There are years when Valentine's Day has found me feeling like a member of Sgt. Pepper's Lonely Hearts Club Band, rather than a beloved and special Valentine of a devoted admirer. On those years, when it feels as if everyone except me has someone to love, someone to enjoy, someone to be loved by, I wish that Valentine's Day would just pass me by.
My vacant heart feels like a dried-up well, and there's nothing for me to do but wander around in my own emptiness and wish I belonged to someone. The problem is that loneliness is an all-too-common phenomenon on Valentine's Day, because it has become tied so exclusively to romantic and intimate love.
Historically, Valentine's Day did not become associated with romance until the Middle Ages. Although there's very little known about St. Valentine, it is clear that St. Valentine was martyred for his love of God. What makes this important is that the focus of the holiday is spiritual, not physical love.
It might make Valentine's Day a completely new experience if we could intentionally allow the needs of our heart to be filled by God's love.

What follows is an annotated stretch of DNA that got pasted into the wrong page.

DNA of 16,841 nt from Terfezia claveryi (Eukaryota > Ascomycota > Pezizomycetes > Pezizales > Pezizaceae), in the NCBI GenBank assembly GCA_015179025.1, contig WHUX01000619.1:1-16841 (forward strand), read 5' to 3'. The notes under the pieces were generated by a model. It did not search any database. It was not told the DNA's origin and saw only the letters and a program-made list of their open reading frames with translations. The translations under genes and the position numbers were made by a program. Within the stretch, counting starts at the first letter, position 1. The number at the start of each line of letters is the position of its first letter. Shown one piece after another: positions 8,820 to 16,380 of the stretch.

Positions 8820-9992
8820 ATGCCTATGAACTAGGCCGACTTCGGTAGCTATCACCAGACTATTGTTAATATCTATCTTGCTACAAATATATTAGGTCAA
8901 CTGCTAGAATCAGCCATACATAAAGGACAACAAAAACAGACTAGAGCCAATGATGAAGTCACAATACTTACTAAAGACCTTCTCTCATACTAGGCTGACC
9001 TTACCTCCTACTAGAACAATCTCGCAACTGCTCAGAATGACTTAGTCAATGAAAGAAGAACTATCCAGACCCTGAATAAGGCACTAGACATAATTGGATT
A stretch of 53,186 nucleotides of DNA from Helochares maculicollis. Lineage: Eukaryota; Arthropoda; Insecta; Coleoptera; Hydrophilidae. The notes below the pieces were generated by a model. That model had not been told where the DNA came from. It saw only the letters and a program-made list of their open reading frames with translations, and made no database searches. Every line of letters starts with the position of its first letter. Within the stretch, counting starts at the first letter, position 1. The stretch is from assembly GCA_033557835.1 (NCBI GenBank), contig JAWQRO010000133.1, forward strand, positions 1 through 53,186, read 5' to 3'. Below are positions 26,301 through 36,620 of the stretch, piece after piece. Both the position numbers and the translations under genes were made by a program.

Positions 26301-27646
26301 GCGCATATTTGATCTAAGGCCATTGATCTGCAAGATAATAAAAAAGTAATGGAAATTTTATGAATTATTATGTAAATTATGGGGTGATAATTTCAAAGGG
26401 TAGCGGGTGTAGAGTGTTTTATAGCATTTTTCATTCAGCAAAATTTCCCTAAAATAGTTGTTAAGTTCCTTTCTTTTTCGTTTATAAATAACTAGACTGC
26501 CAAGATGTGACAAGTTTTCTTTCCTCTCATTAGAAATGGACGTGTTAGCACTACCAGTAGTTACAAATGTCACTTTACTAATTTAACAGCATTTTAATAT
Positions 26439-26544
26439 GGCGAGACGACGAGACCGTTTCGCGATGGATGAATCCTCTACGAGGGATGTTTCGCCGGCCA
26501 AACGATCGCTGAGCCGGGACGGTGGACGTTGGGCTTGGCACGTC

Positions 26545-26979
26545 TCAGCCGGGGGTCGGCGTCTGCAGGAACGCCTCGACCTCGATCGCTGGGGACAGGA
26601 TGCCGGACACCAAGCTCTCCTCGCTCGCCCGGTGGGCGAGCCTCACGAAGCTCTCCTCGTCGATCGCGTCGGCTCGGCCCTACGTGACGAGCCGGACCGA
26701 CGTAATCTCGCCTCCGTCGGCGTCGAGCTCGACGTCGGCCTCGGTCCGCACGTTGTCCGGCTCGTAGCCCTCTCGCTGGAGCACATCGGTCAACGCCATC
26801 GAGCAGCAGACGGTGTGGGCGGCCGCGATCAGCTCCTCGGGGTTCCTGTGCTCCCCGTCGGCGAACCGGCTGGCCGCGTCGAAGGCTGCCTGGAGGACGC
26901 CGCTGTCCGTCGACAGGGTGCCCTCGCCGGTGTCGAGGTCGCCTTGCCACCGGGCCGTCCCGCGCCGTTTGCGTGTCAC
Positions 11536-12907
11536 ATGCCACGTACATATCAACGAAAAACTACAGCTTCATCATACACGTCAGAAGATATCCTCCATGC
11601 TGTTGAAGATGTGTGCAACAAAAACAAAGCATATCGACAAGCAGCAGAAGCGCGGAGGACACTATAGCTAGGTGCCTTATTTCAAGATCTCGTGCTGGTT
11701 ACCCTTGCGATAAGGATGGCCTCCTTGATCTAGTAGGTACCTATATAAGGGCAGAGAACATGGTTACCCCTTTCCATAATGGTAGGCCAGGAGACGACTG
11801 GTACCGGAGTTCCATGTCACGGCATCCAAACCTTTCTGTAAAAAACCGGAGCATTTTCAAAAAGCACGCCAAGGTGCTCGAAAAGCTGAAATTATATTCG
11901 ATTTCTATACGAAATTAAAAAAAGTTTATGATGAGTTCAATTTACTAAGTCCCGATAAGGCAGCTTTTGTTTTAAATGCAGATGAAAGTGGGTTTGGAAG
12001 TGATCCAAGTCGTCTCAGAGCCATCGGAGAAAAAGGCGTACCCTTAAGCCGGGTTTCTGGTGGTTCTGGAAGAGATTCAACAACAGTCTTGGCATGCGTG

If we could take moments during the day to be wrapped in the wonder of knowing that we are completely and fully loved by heaven.The Abbé de Tourville, a simple French priest, once wrote, "Say to yourself, ‘I am loved by God more than I can either conceive or understand.' Let this fill all your soul and all your prayer and never leave you. You will soon see that this is the way to find God."
Now, that is a Valentine message! If you're alone and are feeling like joining the Lonely Hearts Club on Valentine's Day, why not try the Abbé's suggestion instead?
You might just find that it will become a habit to keep every day of the year.
This article originally appeared at explorefaith.org and is reprinted with permission.
1/1/2000 5:00:00 AM